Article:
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Executive headshot before and after

Listening to people talk about doing great headshots, I sometimes hear them say that they want to “keep it real.

When I hear a photographer say it, I figure he or she doesn’t know how to use Photoshop or lacks the patience to do so. When I hear a client say it, I think it’s because he or she had a photographer or retoucher go too far or was clumsy and inartful in doing it.

Going too far can be a problem. I’ve been guilty of it many times. My long experience in fashion and beauty doesn’t help one use restraint in retouching. That’s why I never mind when a client asks me to back off somewhat and undo or tone down some of the retouching I did. Sometimes they’re right, and sometimes it’s a valid point of view, even though I would like to go further.

But we shouldn’t let the principle of keeping it real be an excuse for sloppiness in either shooting or retouching. Not if we want to produce great headshots that really project a strong personal and company brand.

Maybe your shirt and tie looked fine when you left the house, but you’ve had a hard day. Now five hours later, your shirt is wrinkled, the tie is loose, and your jacket has specks on it. Why shouldn’t we fix those distractions that diminish your professional image? Is that not keeping it real?

The headshot photographer needs to know where to draw the line, and it’s not always clear where that is. Some of it is just a matter of taste. But there are other things we can all agree on. Lumpy shoulder pads and jackets that don’t close anymore should be fixed, yet these common problems are neglected by most photographers.

Maybe that’s because most photographers have an arts background and aren’t sensitive to issues like professional image and branding. Lucky for me, I had a background in doing public relations for corporations and professional firms, which gives me an advantage in these areas.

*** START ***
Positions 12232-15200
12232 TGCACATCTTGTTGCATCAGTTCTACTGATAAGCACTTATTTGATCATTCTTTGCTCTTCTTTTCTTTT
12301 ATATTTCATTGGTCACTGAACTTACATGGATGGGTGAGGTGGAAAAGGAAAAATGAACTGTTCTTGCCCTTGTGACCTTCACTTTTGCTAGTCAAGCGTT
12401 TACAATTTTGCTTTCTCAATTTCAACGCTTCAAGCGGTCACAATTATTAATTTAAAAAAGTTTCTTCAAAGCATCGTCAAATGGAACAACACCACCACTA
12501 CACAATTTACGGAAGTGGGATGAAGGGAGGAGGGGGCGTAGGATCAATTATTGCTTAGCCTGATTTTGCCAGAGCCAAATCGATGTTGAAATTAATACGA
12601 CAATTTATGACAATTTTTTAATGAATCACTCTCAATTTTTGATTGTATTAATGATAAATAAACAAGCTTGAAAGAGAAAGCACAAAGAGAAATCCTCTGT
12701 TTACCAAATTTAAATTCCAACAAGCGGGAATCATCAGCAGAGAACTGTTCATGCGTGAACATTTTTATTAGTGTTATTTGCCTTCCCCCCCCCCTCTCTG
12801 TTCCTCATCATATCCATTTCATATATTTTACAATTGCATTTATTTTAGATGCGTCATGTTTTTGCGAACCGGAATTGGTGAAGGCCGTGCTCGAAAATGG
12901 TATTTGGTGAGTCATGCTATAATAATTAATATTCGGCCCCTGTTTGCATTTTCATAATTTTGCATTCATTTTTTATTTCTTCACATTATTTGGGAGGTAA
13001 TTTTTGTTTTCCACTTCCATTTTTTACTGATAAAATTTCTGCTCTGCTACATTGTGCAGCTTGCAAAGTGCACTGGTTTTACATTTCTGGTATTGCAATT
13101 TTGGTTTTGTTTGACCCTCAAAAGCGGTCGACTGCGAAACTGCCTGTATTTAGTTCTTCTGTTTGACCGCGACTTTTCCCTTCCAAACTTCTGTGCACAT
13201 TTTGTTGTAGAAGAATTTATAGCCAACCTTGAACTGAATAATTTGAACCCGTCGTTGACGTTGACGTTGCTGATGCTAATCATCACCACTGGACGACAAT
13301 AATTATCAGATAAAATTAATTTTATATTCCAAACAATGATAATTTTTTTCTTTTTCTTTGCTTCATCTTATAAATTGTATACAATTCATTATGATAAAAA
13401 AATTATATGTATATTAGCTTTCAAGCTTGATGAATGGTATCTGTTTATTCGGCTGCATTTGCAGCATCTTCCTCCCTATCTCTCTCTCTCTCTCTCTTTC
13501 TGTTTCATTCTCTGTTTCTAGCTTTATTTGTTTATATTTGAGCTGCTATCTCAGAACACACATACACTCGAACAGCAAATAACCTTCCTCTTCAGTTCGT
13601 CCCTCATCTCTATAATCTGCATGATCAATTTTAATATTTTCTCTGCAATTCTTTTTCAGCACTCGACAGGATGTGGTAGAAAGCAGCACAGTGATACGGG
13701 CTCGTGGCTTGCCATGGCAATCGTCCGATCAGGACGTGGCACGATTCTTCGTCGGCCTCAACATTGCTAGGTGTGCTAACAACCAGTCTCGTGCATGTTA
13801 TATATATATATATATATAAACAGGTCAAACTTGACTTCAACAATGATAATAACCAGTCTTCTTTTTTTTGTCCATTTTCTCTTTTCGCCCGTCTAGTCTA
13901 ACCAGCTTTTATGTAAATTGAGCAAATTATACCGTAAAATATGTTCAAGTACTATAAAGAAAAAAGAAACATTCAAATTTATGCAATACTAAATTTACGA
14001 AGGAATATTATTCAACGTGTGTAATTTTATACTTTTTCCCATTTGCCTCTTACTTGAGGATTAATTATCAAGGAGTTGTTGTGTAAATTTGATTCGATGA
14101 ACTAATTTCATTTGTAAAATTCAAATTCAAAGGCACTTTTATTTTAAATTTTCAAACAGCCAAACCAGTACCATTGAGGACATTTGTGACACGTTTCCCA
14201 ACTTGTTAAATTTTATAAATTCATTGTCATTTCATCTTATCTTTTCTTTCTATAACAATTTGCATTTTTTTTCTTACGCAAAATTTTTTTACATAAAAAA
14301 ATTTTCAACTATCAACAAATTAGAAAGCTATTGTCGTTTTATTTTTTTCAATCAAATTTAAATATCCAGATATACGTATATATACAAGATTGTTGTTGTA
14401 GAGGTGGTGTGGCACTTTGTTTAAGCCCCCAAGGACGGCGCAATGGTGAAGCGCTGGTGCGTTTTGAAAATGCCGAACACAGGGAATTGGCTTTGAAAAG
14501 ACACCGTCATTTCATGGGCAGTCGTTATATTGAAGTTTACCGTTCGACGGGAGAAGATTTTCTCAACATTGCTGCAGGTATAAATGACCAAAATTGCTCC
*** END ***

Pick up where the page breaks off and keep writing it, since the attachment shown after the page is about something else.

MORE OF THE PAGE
Almost every day I see a link-bait article on the “worst Photoshop fails.” OK, so some photographers and retouchers make mistakes. Sometimes the results are gruesome or laughable. But is that any reason to turn your back on careful shooting and editing? I hope not.

Most clients are extremely pleased with the polished results. But once in a while, clients are afraid I made them look “too good”.  I’ve heard these words several times and I usually tone down the image to make it more natural and less polished.  I know that some of these feelings from the clients come from standards for headshots that are too low, caused by photographers who don’t care enough about producing great headshots and the ubiquity of selfies and other amateur shots.  I also suspect that some people are afraid of being criticized by their co-workers if they go too far. I just hope there’s not some Gresham’s Law at work whereby the bad images drive out the good ones.

It is wise for executives and professionals to be careful not to let their images look fake or glamourized. Yes, they should look real. But it would be foolish to hold back too much and avoid the upscale look that will contribute to the branding of the person and the organization.